Why Our Work Matters
“Healthy Women, Healthy Communities”: Targeting Physical & Mental Health Needs of Asian American Young Women
Asian American young women from immigrant families are a vibrant group – diverse, complex, and resilient. The challenges they face are unique, and “Healthy Women, Healthy Communities” seeks to address the distinct physical and mental health needs of this population
Challenges Encountered by Children of Immigrants
“Healthy Women, Healthy Communities” focused on 1.5 or second generation Asian American young women. 1.5 generation refers to individuals who immigrated to the United States during their childhood or adolescence, and second generation refers to those who were born in the United States but whose parent(s) immigrated to the United States.
Asian American women from immigrant families face the challenge of traversing between two worlds: the mainstream American culture and their parents’ culture. On one hand, growing up in the United States, Asian American women are under pressure to acculturate, or to adopt values of the mainstream American culture. On the other hand, they may be expected by parents and family members to maintain their Asian identity and values.
Gender roles is one area where Asian American women may experience conflicting expectations between the larger American culture and their families. How culture and family dynamics interplay to affect physical and mental health is currently not well understood.
Barriers to Good Physical and Mental Health
Asian American women face institutional, language, and cultural barriers to achieving and maintaining good physical and mental health.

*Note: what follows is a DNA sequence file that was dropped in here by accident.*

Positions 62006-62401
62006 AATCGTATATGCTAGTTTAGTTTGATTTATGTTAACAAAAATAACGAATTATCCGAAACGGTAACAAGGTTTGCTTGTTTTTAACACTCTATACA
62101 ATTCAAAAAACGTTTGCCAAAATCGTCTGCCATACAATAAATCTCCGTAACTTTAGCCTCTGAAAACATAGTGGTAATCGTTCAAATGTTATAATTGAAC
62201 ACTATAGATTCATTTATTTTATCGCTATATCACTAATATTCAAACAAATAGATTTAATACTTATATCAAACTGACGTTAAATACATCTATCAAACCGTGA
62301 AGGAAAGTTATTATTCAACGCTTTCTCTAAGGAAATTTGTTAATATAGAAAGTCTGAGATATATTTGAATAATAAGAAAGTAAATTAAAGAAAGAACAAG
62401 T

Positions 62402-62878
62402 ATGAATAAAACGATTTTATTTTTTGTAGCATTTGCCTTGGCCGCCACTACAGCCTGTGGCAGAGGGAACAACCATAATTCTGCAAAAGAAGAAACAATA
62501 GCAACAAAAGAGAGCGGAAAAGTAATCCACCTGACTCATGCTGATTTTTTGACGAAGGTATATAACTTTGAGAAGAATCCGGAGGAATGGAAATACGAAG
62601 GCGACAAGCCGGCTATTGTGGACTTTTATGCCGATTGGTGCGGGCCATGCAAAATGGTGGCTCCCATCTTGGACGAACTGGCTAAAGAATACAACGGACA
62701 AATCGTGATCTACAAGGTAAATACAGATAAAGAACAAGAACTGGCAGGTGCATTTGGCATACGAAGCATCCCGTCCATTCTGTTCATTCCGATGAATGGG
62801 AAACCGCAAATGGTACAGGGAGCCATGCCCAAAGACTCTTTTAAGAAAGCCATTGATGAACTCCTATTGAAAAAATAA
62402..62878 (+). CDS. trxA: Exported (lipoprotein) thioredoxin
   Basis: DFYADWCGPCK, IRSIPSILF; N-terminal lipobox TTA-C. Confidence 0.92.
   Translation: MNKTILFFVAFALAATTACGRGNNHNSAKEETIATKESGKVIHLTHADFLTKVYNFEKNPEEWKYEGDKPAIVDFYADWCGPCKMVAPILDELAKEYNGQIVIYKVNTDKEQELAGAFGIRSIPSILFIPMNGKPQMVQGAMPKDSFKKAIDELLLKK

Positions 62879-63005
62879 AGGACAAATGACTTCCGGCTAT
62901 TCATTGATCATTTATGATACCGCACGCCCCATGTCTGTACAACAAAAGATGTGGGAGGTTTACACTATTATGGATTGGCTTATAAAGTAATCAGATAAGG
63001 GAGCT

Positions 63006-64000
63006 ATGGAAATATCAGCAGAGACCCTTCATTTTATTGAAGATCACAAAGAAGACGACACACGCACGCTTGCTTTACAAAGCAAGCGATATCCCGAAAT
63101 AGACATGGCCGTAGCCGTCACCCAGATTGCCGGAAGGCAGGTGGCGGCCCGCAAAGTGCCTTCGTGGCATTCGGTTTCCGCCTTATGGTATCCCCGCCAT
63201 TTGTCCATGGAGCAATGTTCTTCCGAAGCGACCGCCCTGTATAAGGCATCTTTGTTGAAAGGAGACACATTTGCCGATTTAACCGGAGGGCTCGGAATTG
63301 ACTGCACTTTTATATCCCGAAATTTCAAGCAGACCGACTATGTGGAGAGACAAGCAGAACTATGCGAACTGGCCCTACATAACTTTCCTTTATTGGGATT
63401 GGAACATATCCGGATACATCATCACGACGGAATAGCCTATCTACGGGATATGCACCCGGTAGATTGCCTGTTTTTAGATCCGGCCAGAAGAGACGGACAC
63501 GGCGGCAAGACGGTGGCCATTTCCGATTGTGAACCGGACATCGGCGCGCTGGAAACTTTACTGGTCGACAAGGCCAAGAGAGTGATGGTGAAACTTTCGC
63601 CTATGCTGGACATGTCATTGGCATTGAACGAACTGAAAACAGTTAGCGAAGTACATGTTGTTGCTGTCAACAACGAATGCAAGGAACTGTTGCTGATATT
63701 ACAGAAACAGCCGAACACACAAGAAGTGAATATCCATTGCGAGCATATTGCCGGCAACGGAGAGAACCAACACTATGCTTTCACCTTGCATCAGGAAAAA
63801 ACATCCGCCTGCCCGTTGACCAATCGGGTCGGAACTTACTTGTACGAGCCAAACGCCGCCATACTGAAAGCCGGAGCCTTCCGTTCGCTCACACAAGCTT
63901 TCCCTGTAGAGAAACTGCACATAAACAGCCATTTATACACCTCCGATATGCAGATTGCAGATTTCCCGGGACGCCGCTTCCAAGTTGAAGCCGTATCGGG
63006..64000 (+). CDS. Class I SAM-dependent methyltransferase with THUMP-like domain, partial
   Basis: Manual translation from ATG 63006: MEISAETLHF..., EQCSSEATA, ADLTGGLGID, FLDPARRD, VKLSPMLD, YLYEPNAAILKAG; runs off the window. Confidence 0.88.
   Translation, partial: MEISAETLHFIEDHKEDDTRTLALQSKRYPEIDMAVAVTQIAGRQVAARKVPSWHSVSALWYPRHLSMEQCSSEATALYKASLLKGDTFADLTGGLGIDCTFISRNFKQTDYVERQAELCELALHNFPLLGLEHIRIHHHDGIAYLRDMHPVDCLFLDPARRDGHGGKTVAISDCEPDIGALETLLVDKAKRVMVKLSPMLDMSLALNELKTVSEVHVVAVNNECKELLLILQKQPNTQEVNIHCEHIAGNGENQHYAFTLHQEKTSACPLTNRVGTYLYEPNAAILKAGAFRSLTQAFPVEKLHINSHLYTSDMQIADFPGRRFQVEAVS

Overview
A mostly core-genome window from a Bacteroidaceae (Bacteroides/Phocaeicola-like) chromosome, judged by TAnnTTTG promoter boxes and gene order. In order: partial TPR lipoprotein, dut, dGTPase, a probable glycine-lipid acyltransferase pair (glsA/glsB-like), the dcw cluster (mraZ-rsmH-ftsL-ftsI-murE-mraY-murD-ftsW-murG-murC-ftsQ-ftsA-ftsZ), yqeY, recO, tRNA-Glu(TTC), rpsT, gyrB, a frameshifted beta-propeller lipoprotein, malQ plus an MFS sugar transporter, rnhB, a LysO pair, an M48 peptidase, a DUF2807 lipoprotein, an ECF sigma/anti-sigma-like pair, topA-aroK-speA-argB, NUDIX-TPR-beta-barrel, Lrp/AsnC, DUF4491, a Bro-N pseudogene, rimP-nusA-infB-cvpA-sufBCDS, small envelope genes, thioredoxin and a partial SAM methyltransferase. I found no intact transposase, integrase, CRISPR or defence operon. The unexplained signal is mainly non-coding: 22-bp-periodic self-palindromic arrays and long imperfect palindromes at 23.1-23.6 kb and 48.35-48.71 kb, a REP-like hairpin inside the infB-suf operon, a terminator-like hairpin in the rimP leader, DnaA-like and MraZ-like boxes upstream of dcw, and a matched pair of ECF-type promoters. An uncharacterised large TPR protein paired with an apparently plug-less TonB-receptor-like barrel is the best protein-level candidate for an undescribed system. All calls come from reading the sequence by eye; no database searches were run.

First, while Asian Americans are frequently viewed as the “Model Minorities” in America, the reality is that 17% of APIs lack health insurance and thus do not have access to adequate health care. The “Model Minority” myth also prevents more resources from being allocated to Asian American physical and mental health needs.
Moreover, language presents a significant barrier to receiving adequate sexual health services. While about 40% of APIs have limited English proficiency (understand little or no English) 1, depending on geographic region, linguistically and culturally competent health services are often limited.
Finally, cultural factors pose additional challenges to good physical and mental health. In many Asian cultures, discussions about illness, death, and risk behaviors (substance abuse, sexual behaviors) are considered taboo.
Limited Research and the Need for Culturally Competent Services
Asian Americans comprise one of the fastest growing minority groups in the United States. Between 1980 and 2000, the Asian American population increased more than 200% whereas the Latino population in the United States has grown by 140% (Census 2000, 2003). The Asian American population is projected to double between 1990 and 2020, and the number of Asian Americans will be more than 20 million in year 2020 (Penn, Kar, Kramer, Skinner, & Zambrana, 1995). Despite the substantial size of the Asian American population, there has not been a great deal of research focusing on this population.
Only 0.2% of federally funded grants from 1986 to 2000 were identified as having a focus on Asian Pacific Islanders.
Available data suggests that Asian Americans at risk for specific mental and physical health illnesses. For example, Asian Americans are at greater risk for developing depression, compared to the general population. The need for culturally competent services for Asian American women is clear.
Data collected from “Healthy Women, Healthy Communities” informed the development of AWARE.
“Healthy Women, Healthy Communities” sought to fill the gap in research and services for Asian American women. Specifically, we were interested in exploring how cultural, familial factors, and gender roles interplay to affect physical and mental health. We gathered data specific to Chinese-American, Korean-American, and Vietnamese-American young women between the ages of 18 to 28, who are children of immigrants. With this foundational understanding, we were able to develop culturally-competent and ethnic-specific services for Asian American women.
 Ghosh, C. (2003) Healthy People 2010 and Asian Americans/Pacific Islanders: Defining a baseline of information. American Journal of Public Health, 93, 2093-2098.
 Otsuki, T. A. (2003). Substance use, self-esteem, and depression among Asian American adolescents. Journal of Drug Education, 33, 369-390.